"Whereas CPHCS is a depressant, OTC cough syrup contains dextromethorphan, which becomes a powerful hallucinogen when misused (Furek, 2008; Lessenger & Feinberg, 2008; Schwartz, 2005). Abuse of CPHCS has been linked to deafness (Blakley & Schilling, 2008), delinquent behavior (Peters et al., 2007), the use of other drugs (Peters et al., 2003), and death (Gerostamoulos, Burke, & Drummer, 1996). Purple drank appears to have grown out of the Houston, Texas rap/hip-hop music scene. "
[Show abstract][Hide abstract] ABSTRACT: Recent social and legal responses to novel psychoactive drugs (NPDs) have been attributed to media panics rather than these substance’s actual harms. NPDs, including botanical substances new to Western markets such as Salvia divinorum, newly synthesized analogues such as synthetic cannabinoids and “bath salts,” and new ways of administering drugs, such as combining prescription cough syrup with soda (“purple drank”) have been the target of various forms of legislation at the state and/or federal level. We systematically examine print media coverage of NPDs in the U. S. between 2005 and 2013 to determine whether media attention was temporally associated with legislative change. Results indicate that each drug had a brief window during which it was the focus of sensationalistic reporting. In addition, federal legislation banning synthetic cannabinoids and “bath salts” appear to be closely linked to media reporting as spikes in coverage both preceded and followed the bans.
American Journal of Criminal Justice 08/2014; DOI:10.1007/s12103-014-9270-6
"The harmful effects of codeine misuse and dependence are recognized by the medical community. [34,59–62] Misuse of codeine can occur in pill or syrup form,  with the misuse and tampering with codeine cough syrup well documented in the USA,  In- dia,   Hong Kong,   and Japan.  Over-the-counter and prescribed forms exist and contain various levels of codeine, dextromethorphan, and promethazine hydrochloride. "
"Codeine cough syrup abuse has been documented in India (Mattoo, Basu, Sharma, Balaji, & Malhotra, 1997; Wairagkar et al., 1994), and Hong Kong (Lam, Lee, Shum, & Chen, 1996; Shek & Lam, 2008), and its deleterious effects including brain damage, deafness, and death have been examined in the United States (e.g. Blakley & Schilling, 2008; Davis, Baum, & Graham, 1991; Gerostamoulos et al., 1996; Hou et al., 2011; Romach, Sproule, Sellers, Somer, & Busto, 1999). However, research on the characteristics of codeine cough syrup misusers, and processes by which users come to experiment with purple drank has been limited. "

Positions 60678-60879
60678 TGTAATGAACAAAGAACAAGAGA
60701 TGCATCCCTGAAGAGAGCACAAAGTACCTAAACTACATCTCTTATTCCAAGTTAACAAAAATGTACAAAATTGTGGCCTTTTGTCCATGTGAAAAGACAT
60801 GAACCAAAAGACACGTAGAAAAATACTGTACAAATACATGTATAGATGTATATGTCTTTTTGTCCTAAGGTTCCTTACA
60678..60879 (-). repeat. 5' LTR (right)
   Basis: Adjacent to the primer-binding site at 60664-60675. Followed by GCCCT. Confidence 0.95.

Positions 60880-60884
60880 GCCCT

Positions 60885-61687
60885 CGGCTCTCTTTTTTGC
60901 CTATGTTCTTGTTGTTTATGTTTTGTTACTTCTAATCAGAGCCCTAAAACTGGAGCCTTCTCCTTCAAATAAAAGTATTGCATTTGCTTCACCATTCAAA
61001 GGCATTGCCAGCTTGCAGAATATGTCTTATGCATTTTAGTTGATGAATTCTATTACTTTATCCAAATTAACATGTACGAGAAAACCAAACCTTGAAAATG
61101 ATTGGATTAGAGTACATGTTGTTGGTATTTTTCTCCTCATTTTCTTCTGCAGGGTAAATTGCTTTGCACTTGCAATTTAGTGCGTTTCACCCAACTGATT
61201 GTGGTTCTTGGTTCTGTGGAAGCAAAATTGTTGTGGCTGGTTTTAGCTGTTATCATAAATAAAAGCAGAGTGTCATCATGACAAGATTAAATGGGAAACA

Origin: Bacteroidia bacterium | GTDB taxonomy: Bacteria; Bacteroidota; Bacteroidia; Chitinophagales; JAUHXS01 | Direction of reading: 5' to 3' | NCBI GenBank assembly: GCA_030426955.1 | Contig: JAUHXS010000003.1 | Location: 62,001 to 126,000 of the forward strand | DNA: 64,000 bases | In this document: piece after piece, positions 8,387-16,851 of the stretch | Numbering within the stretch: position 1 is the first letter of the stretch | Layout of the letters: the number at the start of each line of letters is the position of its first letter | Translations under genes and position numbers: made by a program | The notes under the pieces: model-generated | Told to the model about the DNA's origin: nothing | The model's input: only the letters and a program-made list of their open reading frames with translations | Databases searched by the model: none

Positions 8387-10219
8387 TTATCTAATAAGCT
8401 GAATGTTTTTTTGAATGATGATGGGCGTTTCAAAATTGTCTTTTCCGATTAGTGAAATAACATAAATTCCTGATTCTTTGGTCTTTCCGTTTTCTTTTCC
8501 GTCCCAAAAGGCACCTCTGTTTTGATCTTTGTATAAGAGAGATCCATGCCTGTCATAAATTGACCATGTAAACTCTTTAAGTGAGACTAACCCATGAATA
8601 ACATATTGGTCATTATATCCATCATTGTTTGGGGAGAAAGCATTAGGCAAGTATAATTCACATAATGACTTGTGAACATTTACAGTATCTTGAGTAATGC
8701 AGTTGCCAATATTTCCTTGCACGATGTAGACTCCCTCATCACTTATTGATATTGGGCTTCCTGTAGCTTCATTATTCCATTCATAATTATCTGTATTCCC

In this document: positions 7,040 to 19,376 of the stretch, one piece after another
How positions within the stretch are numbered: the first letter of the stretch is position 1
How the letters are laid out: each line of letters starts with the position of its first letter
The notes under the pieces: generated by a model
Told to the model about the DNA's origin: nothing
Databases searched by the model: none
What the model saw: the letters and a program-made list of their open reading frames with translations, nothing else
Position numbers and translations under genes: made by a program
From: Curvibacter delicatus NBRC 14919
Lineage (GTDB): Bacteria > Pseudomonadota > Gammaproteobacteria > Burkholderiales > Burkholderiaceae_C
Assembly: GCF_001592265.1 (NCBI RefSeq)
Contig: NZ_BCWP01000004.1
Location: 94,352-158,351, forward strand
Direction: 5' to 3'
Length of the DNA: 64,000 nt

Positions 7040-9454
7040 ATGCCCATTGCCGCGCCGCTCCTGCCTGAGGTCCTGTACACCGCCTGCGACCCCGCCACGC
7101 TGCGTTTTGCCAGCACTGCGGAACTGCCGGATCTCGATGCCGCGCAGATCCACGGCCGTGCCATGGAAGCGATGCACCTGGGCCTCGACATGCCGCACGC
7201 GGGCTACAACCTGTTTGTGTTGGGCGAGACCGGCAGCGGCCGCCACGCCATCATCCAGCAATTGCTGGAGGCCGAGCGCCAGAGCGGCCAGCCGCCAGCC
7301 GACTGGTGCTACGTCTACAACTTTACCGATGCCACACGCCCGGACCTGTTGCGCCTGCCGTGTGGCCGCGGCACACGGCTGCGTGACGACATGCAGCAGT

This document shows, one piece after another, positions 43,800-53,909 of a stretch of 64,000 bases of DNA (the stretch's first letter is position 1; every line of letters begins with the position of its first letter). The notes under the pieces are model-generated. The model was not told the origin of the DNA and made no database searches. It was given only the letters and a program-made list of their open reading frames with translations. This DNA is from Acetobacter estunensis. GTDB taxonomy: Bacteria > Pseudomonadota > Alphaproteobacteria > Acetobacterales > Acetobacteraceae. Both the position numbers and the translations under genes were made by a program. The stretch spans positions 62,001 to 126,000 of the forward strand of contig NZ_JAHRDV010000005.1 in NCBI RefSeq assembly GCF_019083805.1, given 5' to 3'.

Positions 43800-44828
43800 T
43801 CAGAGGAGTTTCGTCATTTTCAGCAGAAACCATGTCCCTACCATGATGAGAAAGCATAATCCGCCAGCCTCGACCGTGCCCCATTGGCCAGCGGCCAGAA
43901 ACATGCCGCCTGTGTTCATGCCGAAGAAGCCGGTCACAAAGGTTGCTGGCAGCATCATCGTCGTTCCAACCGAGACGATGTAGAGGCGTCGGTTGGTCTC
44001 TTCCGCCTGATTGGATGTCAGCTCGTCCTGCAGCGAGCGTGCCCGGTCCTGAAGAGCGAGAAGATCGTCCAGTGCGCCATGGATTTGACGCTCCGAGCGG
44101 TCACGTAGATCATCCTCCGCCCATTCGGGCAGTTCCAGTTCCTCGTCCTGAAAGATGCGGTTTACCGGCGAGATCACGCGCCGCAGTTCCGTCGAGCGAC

[Show abstract][Hide abstract] ABSTRACT: “Purple drank” is a label typically applied to mixtures of codeine cough syrup with soda, although it has also been applied to mixtures of over-the-counter cough syrups and alcohol. This novel drug formulation was first popularized in the Houston, Texas rap music scene in the 1990’s, and since then references to purple drank have become common in rap and hip-hop songs, but remained virtually absent in other musical genres. Prior research has found that musical preferences can have an influence on choice and frequency of drug use. The goal of the present study is to examine the relationship between musical preferences and experimentation with purple drank. Self-reported information about musical preferences, substance use, and demographic characteristics were collected from 2,349 students at a large university in the southeastern United States. An analysis of lifetime purple drank and other drug use by musical preferences reveals that those who prefer rap/hip-hop music and rock/alternative have the highest risk for reporting purple drank use. Further, this relationship far exceeds the associations between musical preferences and other drugs. Results from logistic regression analyses indicate males, other drug users, and those that prefer rap/hip-hop music have a significantly higher likelihood of using purple drank.
American Journal of Criminal Justice 03/2014; 39(1). DOI:10.1007/s12103-013-9213-7
Data provided are for informational purposes only. Although carefully collected, accuracy cannot be guaranteed. The impact factor represents a rough estimation of the journal's impact factor and does not reflect the actual current impact factor. Publisher conditions are provided by RoMEO. Differing provisions from the publisher's actual policy or licence agreement may be applicable.